Fan Confidence Poll: September 3rd, 2012

Yanks can't overcome Orioles, Girardi in loss
9/3-9/5 Series Preview: Tampa Bay Rays

Record Last Week: 2-4 (22 RS, 34 RA)
Season Record: 76-57 (637 RS, 550 RA, 76-57 pythag. record), 2.0 games up in AL East
Opponents This Week: @ Rays (three games, Mon. to Weds.), @. Orioles (four games, Thurs. to Sun.)

Top stories from last week:

Please take a second to answer the poll below and give us an idea of how confident you are in the team. You can view the interactive Fan Confidence Graph anytime via the nav bar above, or by clicking here. Thanks in advance for voting.

Given the team's current roster construction, farm system, management, etc., how confident are you in the Yankees' overall future?
Yanks can't overcome Orioles, Girardi in loss
9/3-9/5 Series Preview: Tampa Bay Rays
  • Hardy

    6. After voting 8 for the entire season, my confidence really dropped drastically this week. It is almost certainly an overreaction, but this really feels like a slow meltdown. And you can never know what happens next (see Boston).

    • Anthony

      I’ve been rating the same exact way. It may very well be an overreaction, especially to the injuries. Injuries or not though, there’s playoffs at stake and we just can’t get it done.

  • Big Members Only (formerly RI$P FTW)


  • Pasta Stumbling Sojo

    This is the first time all season I’m down to a 7 from my normal 8. The reason is relatively simple: while I’m still confident in the team overall once the injured players are back, the chances of us having to play in the wild card game are large enough that there’s a much lower chance of us advancing in the playoffs.

    I still think we’re likely to win the division, and if that becomes clearer and the injured players come back in normal form then I’ll be back to an 8.

  • BillB

    Anyone who put a one is ridiculous. How can you have no confidence in a first place team? We have a 2 game lead plus help coming. Im at an 8

    • TomH

      This is the rubric to the poll:

      Given the team’s current roster construction, farm system, management, etc., how confident are you in the Yankees’ overall future?

      This is your comment:

      Anyone who put a one is ridiculous. How can you have no confidence in a first place team? We have a 2 game lead plus help coming. Im at an 8

      Speaking for myself, a vote of 1 seems excessive. However, your objection to it depends on the 30 games left in the 2012 season, a pretty narrow criterion on which to base a vote (again, given the instruction).

    • Cross777

      6 – and falling fast.

      Help coming…Who? A-roid? 40 yr old Petite? Come on and take the Yankee colored glasses off. This collection of stars has no heart, drive, pride, any of the intangibles a team needs to win. (except the Captain Derek Jeter) Age has caught up to these guys and the youth is over rated.

      • RuralBob

        Certainly one way to view things. My adage for many years has been “There’s a reason why they play the games.” And, just like I was not buying World Series garb when the Yanks had a 10-game lead, I am not quite ready to throw in the towel when the lead has dropped to 2 after a spate of injuries. It will be an interesting September.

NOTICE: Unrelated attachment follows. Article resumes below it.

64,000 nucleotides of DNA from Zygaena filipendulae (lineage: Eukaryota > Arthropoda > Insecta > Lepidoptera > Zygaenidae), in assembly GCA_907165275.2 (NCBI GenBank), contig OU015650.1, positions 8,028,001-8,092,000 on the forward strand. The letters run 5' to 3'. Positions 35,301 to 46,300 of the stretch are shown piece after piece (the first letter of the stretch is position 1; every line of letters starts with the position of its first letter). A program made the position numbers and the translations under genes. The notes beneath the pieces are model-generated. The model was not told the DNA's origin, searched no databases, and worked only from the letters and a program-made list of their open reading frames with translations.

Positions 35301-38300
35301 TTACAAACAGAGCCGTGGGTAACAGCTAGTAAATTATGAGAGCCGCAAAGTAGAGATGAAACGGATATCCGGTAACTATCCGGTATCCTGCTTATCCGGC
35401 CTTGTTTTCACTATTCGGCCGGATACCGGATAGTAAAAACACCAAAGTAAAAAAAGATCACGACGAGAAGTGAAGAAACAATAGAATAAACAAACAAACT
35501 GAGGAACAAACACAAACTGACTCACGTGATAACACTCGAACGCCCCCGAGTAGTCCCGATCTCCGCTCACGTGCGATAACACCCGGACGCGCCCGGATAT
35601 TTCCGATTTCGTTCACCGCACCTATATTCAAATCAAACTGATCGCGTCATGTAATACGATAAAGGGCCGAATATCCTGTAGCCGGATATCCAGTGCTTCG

We’re at 7 only because 3 of the injured starters should be coming back this week. If those players come back and we’re 2 games behind this time next week then my confidence will drop to a 1. I think the return of Alex and Teixera can lift the team and they can go on a win streak. These next two series are the biggest of the year and we have to go at least 4-3.

    Here’s why we’re not at a 9 or 10-

    “I thought that was Hughsie’s guy to get out, and he didn’t do it,” – Joe Girardi

  • TomH

    I’ve been at 4 most of the year, owing to my interpretation of the poll’s rubric as implying concern ALSO with long-term prospects for the team. I received so many sneers about those concerns (my metaphor was something like “Return of 1965“) that I stopped bothering with justifications and just did hit-and-run voting.

    Now I see that a 4 is not nearly the bottom of the barrel, although I suspect Return of 1965 is still not taken seriously, despite the references in a number of recent (past 48 hours) threads to the team’s age.

    I stick with the 1965 metaphor. The team is now looking really old. 1965 came all at once, but this time it has been sneaking up all season. Maybe there is more redemptive talent in the pipeline now than there was then, but I’ll believe this when I see it, especially where pitching is concerned.

    Include in the mix the Commissioner’s never-ending efforts to “level the playing field” as well as Yankee-announced budgetary restrictions that are coming into play soon (189 and all that) and the signs for the future are not good.

    But what if it all turns around this month? Won’t I be embarrassed? Not at all. First, I’ll be glad that it turned around, but, second, my pessimism is structural–team age, budgets, MLB, minor league talent–and a September 2012 turnaround matters little in that context. It merely delays the inevitable.

    • Pasta Stumbling Sojo

      I have no problem with different people having different scales (though I wish Mike would give clearer meaning to the poll numbers so that the average number would be more meaningful), and I understand your long term concerns, but what does a 4 mean for you concretely for the long term? How many playoff/WS appearances over the next 3/5/10 years?